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The Magic Flute

Despite Opera magazine’s squawky hissy fit, Kenneth Branagh’s treatment of Mozart’s last masterpiece (libretto: Stephen Fry) is no more outrageous than most modern concept stage productions. The characters move between the parallel universes of WWI’s trench-sliced wasteland and the fairytale quest, brave prince with birdman sidekick. Apart from a fascination with the hate-spitting mouth and throat of Lyubov Petrova’s vocally pyrotechnic Queen of the Night, the visual gimmicks are individually tolerable. But they don’t add up to anything particular.

A ravaged landscape, the Three Ladies as nurses, Papgeno’s birds as gas-detecting canaries, the Queen whizzing through the sky like Dracula: Branagh’s intriguing perpetual night-world actually captures the feeling of trial by ordeal before emerging into the sunny uplands of peace and fulfilment. Occasional self-conscious references include the flute thrown into the air and freezing, a visual echo of ‘2001’, and the camera panning back to reveal rows of graves (‘Oh! What a Lovely War’) – the old Branagh too-clever-by-half trick not really amounting to much. The music’s well served by the Chamber Orchestra of Europe under James Conlon, with Canadian Joseph Kaiser’s personable if slightly tight-voiced Tamino and American Benjamin Jay Davis’ Papageno (fine when singing, toe-curling when clowning). René Pape is a rusty-voiced Sarastro (not a patch on Ingmar Bergman’s Ulrik Cold). The adequate Pamina is one of those light, white-voiced, very English sopranos unsuited to opera’s full-blooded demands. A recent Cambridge graduate who’s confessed to never having heard of Kiri Te Kanawa, she should stick to Baroque nymphs and shepherds.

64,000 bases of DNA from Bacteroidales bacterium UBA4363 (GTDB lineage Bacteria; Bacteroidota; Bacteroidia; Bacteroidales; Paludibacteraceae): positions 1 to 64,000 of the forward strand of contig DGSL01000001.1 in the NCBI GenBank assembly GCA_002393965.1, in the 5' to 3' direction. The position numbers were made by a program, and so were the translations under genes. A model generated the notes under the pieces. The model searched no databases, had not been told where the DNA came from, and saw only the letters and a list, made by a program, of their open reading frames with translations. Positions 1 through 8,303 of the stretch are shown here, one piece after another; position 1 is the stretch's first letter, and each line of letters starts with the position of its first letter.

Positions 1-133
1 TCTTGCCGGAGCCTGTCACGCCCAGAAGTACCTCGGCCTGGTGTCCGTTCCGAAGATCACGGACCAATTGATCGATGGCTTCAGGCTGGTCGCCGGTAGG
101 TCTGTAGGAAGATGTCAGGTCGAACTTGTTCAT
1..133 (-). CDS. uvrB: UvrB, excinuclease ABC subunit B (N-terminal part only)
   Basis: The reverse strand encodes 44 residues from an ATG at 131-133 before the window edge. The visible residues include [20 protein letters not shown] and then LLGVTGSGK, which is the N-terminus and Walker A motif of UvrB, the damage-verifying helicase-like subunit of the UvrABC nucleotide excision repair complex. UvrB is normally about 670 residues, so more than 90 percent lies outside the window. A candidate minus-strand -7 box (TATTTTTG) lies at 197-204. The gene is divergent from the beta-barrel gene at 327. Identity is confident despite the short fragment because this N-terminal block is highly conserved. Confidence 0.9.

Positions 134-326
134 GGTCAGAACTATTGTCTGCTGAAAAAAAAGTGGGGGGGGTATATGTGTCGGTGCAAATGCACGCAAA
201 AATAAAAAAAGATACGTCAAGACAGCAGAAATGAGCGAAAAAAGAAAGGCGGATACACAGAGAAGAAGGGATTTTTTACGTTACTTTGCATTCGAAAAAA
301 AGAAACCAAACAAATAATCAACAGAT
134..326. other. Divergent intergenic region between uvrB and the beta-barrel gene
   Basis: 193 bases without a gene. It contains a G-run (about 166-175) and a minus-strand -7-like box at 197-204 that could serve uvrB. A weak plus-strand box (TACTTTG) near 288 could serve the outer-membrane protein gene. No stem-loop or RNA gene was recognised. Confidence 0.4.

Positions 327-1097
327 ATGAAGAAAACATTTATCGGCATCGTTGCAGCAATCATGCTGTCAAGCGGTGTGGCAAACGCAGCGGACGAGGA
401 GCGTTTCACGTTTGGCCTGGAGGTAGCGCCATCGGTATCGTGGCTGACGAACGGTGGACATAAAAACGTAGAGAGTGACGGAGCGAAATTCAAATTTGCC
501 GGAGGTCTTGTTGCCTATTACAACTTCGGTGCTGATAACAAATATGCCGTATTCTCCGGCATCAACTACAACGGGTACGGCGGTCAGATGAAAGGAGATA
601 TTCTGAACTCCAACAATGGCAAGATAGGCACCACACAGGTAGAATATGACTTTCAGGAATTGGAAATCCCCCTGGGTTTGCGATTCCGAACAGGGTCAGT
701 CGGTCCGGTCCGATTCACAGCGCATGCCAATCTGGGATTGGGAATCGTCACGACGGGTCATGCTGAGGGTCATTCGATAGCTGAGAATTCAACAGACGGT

Release details

Release date: Friday November 30 2007
Duration: 130 mins

Cast and crew

Director: Kenneth Branagh
Screenwriter: Kenneth Branagh, Stephen Fry
Cast: Lyubov Petrova
René Pape
Tom Randle
Joseph Kaiser
Amy Carson
Ben Davis
Silvia Moi

Average User Rating

3.8 / 5

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ZodKneelsFirst

What a disgusting and nasty final sentence. There's no need for a full-blooded voice on film. It just comes across as ludicrous. What this role needs on film is someone who can act. Try finding that in the opera world!